"Welll, that's sort of an issue so far. Since there are no separate components anymore, you can't really switch off the power. You can physically destroy them though or introduce substances that interfere with the machinery to disrupt the processes enough so that they permanently stop working. Or you withdraw the building materials but since they are such minuscule machines, they require very little and will work for quite a while. They deteriorate on their own with time if that's a relief. I do not know yet why this happens but after a while the processes slow down and most of the machines stop working shortly after that. On the other hand, they are frequently being replaced by succeeding generations which are usually more capable than earlier. It's definitely something we need to look out for.

------

Yes, it's totally off-topic but a short story I started a while ago. It is about a robo-engineer experimenting with microscopic machines and thereby creating what we call life.


Could become a Ted Chiang like story. Reminds me of a Dutch book, the Procedure (De Procedure) by Harry Mulisch [0]

[0] https://www.goodreads.com/book/show/88390.The_Procedure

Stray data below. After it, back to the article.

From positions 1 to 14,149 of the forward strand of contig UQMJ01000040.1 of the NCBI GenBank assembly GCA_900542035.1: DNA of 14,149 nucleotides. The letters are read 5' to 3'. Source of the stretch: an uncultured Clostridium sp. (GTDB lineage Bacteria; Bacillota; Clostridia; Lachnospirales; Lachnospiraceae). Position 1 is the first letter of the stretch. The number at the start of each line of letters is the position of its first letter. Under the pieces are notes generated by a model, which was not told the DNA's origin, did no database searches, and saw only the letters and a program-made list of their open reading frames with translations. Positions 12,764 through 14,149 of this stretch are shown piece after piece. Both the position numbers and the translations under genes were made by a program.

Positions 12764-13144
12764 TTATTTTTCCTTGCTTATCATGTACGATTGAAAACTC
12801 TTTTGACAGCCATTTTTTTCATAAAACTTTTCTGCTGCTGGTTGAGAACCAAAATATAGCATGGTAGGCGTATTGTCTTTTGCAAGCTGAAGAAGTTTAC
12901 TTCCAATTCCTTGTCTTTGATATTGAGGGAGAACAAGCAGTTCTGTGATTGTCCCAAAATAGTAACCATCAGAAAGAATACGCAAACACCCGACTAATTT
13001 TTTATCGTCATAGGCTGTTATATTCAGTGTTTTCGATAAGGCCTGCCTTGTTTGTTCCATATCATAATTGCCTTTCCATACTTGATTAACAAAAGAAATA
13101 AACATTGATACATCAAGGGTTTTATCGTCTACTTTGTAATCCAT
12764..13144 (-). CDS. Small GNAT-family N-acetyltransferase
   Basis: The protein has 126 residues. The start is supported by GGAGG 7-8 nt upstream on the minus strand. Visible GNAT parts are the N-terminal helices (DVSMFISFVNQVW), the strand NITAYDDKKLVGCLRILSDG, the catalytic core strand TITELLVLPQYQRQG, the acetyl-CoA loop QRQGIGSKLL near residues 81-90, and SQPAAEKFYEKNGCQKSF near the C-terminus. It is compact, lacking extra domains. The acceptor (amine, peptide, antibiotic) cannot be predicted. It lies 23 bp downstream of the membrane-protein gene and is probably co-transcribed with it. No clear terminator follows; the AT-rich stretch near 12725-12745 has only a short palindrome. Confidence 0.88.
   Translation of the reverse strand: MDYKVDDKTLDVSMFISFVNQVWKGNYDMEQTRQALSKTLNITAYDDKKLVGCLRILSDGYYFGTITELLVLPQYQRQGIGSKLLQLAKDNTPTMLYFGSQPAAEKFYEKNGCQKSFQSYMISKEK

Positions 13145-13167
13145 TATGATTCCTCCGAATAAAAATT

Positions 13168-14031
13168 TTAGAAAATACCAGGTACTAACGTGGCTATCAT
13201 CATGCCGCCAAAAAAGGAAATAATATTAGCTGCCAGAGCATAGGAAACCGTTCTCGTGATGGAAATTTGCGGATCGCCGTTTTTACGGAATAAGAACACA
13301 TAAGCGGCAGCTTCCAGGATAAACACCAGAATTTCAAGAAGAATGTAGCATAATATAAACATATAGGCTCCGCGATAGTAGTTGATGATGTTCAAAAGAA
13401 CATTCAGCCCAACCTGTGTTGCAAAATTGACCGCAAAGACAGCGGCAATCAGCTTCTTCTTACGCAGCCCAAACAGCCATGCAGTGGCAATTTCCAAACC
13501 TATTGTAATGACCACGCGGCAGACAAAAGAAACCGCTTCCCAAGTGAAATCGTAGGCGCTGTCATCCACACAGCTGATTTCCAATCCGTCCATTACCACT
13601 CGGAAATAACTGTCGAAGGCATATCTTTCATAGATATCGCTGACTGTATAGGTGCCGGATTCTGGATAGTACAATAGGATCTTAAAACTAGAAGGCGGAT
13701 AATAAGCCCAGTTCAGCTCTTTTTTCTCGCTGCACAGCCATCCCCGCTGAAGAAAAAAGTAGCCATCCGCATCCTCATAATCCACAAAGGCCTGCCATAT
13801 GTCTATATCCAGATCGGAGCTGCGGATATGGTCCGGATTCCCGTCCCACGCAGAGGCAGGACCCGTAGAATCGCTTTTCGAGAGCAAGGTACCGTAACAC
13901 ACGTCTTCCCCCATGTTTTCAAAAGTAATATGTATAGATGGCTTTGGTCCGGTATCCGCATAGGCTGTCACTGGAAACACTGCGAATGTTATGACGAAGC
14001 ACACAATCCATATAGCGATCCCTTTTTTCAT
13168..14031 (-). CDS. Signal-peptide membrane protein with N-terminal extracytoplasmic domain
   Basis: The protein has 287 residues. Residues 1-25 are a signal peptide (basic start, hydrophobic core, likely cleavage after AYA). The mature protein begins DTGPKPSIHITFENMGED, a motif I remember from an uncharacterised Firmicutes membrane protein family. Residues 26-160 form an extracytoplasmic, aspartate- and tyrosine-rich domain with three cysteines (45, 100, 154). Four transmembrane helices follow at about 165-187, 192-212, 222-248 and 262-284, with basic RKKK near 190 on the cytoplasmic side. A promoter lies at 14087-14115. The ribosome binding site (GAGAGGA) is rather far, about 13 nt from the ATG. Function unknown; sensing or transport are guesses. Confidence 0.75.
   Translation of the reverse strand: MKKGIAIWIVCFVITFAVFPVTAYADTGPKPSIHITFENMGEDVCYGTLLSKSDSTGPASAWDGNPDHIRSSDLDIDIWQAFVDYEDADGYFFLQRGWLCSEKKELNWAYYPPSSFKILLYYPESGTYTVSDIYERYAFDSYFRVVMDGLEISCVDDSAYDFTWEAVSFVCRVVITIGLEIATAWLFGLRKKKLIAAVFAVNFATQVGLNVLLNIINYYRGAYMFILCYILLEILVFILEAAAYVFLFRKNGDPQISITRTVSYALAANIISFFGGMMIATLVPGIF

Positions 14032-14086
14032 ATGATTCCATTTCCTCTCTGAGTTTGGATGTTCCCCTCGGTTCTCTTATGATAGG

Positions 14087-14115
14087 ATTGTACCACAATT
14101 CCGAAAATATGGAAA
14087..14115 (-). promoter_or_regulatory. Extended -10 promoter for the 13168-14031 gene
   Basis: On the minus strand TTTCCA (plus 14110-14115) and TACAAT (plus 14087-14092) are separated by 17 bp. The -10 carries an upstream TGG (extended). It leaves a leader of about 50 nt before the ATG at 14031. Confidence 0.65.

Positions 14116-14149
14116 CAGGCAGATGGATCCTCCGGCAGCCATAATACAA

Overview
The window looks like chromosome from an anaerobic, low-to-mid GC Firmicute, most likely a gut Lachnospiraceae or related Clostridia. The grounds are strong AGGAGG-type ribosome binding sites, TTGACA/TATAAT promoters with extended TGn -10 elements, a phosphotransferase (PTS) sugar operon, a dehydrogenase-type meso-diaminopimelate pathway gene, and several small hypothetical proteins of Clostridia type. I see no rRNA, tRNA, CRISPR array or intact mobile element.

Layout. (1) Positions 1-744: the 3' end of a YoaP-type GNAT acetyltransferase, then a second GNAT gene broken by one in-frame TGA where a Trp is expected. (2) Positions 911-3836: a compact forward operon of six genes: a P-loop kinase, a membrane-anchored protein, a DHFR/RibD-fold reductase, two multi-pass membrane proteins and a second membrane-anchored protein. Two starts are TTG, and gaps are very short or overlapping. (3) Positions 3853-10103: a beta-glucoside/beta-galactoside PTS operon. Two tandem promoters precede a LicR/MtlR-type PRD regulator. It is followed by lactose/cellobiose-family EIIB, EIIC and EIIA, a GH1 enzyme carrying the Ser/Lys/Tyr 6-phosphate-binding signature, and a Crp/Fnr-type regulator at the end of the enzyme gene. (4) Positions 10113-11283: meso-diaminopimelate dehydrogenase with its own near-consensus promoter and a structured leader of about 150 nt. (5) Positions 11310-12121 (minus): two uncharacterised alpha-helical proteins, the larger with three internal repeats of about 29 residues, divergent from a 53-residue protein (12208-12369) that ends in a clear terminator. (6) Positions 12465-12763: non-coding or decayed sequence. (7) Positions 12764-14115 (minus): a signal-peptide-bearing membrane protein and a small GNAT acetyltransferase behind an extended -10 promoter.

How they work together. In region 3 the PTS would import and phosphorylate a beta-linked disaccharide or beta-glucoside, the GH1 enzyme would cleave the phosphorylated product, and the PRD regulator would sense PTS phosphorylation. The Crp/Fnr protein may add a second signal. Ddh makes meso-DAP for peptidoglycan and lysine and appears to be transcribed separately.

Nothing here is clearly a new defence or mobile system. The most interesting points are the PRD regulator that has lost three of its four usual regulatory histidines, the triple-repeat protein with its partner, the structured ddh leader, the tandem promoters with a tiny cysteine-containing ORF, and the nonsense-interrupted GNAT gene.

Thanks for sharing, off-topic or not, I really enjoyed it.

> Us being no longer being assembled from components that were created in a plant and being loaded with a program but working machines from almost nothing!

This sentence needs some love, though. Had to read it a few times.


I'll rework that, thanks for the feedback! I'm not an native english speaker and we Germans are prone to convoluted sentences ;)

I'm not going to try diagramming that sentence, but I wouldn't be surprised if it was grammatically correct English nonetheless.

Reminds me of “They’re made out of meat!”

Thanks for the pointer, I'll check it out!


That's embarrassing. Both style and topic make it look as if I copied it.

I wouldn't worry about it—though the subject being so close is pretty coincidental!

The format isn't uncommon, though. The rhythm of the first few lines is pretty strikingly similar and made me laugh a little.

But again, it's a relatively common format and rhythm. (And nicely written, I'll say)

ex: https://www.bartlebysnopes.com/stories/playing-god.html